Some will immediately object: Reagan tried that strategy in 1987 with Robert Bork and it failed spectacularly. The American people say they want judges who will refrain from “legislating from the bench,” but they don’t really mean it. In practice, liberal senators and activist groups and their friends in the media will be able to frighten the public into opposing a nominee who questions the “right to privacy” and other fabricated doctrines.
Judge Bork was indeed a distinguished, articulate and forceful defender of disciplined constitutional interpretation and limited judicial power. His rejection by the Senate was an injustice to him and a tragedy for the nation. It is important, however, not to read too much into his defeat or to draw from it false lessons. His arguments about the Constitution and the role of the courts were lost sight of in the massive campaign of disinformation and character-assassination waged against him, beginning with Teddy Kennedy’s shameful speech claiming that “in Robert Bork’s America blacks would be forced to sit at segregated lunch counters.”
Judge Bork’s efforts to get the debate back onto the plane of constitutional principle were largely unsupported. The Democrats controlled the Senate. The Reagan administration, caught off guard by the representations of Sen. Joe Biden and others that a jurist of Judge Bork’s stature would be treated with respect, lacked a plan for defending its nominee. Conservative legal scholars equipped to make the case for a true constitutionalist judge were scarce. The mainstream media — fiercely hostile to Judge Bork — had a near-monopoly on the means of disseminating information and shaping public opinion in a real-time political debate.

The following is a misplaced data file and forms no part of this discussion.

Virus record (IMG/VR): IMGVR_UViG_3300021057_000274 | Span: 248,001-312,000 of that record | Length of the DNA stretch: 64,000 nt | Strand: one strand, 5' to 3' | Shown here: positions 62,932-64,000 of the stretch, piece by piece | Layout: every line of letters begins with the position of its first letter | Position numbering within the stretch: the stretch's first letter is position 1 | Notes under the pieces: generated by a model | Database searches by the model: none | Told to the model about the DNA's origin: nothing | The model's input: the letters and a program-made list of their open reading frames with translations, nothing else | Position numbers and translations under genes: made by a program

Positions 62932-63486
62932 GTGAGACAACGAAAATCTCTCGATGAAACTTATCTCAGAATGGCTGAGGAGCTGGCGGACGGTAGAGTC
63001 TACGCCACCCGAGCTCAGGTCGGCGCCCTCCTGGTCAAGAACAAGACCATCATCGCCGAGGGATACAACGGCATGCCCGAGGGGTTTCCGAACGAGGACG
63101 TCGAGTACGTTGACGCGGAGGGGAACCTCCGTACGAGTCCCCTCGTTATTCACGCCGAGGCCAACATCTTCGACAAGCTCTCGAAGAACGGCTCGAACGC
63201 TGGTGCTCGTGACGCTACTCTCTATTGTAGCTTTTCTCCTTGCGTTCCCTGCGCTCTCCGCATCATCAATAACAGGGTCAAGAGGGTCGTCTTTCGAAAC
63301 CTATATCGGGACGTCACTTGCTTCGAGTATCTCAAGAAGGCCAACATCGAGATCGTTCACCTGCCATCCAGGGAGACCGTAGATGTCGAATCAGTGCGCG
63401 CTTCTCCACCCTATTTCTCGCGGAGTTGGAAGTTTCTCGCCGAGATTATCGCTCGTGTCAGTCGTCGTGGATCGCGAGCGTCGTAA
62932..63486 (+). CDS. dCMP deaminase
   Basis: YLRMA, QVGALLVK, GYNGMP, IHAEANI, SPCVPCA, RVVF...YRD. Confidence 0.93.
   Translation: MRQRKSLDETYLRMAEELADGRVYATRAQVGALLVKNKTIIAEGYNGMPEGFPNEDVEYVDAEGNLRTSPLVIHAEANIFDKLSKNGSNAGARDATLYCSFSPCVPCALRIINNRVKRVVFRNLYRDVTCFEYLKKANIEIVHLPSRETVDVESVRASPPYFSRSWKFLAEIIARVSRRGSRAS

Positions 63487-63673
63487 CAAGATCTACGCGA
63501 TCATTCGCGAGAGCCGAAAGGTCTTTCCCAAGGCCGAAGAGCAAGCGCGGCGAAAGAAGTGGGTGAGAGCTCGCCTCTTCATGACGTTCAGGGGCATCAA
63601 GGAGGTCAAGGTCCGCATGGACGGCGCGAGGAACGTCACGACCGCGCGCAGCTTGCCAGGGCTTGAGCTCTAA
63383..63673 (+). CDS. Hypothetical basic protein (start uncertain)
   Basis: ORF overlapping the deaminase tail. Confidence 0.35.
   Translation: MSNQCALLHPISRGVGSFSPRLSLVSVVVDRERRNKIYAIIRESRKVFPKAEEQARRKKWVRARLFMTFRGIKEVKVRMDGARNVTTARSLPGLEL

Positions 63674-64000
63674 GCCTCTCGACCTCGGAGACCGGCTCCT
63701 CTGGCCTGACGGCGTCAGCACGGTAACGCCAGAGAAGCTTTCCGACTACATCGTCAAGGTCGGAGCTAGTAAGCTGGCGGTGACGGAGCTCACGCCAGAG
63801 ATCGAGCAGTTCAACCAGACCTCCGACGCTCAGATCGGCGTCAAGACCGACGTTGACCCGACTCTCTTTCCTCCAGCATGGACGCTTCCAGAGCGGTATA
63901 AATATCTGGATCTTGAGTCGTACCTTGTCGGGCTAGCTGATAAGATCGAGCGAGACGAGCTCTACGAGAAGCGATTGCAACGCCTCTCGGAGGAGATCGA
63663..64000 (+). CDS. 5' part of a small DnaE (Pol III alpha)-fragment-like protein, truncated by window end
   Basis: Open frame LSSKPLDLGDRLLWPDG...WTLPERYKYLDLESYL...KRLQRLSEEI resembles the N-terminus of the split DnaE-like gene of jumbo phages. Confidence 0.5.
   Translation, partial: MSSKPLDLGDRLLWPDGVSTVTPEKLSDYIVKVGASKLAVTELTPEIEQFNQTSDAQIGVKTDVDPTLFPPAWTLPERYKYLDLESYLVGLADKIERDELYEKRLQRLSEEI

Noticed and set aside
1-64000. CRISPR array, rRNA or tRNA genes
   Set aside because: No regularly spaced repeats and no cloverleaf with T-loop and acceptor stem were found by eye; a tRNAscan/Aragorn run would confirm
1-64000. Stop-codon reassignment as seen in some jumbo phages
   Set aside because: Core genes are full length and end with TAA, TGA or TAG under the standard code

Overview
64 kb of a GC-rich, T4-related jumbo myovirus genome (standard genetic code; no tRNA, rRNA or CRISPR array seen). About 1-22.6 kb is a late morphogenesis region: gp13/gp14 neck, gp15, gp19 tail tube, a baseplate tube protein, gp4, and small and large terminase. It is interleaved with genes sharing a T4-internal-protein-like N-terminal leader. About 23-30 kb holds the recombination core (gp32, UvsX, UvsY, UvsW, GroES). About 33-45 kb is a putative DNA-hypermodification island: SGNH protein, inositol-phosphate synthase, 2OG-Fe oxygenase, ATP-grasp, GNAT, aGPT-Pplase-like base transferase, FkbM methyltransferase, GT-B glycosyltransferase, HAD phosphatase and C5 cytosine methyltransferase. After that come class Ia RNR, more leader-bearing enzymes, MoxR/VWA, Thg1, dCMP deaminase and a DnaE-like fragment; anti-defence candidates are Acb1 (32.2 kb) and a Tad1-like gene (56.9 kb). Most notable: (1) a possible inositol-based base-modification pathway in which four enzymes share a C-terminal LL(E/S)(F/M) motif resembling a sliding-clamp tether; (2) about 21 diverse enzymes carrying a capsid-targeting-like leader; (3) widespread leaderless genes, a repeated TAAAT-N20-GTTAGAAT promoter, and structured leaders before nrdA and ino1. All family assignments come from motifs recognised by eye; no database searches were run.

All of this has changed. Republicans hold the majority in the Senate (though admittedly three or four might as well be Democrats). The Bush administration knows that its nominee will face brutal attacks from people who will say anything and stop at virtually nothing to prevent his or her confirmation.
Indeed, given the importance of the seat now to be filled, the attacks will come even if the nominee is a “stealth candidate,” so this is no reason for the president not to nominate someone with a record of commitment to constitutional principle. Unlike 1987, there is now a large number of conservative scholars who would be ready, willing and able to join the nominee in laying before the American people an argument about the proper role of the courts. Finally, the mainstream media’s monopoly has been decisively broken. Supporters of a constitutionalist nominee would have no want of means for getting their voices heard and their message out.
It is true, as Lincoln said, that “public opinion is everything; with it nothing can fail, without it nothing can succeed.” But this scarcely counts as an argument against an anti-stealth strategy for restoring courts to their constitutional bounds. As Lincoln himself observed, “he who molds public opinion goes deeper than he who enacts statutes and pronounces decisions.” President Bush should send to the Senate a nominee who is prepared to mold public opinion by taking the argument for constitutional government to the American people.
Mr. George is McCormick Professor of Jurisprudence and director of the James Madison Program in American Ideals and Institutions at Princeton University.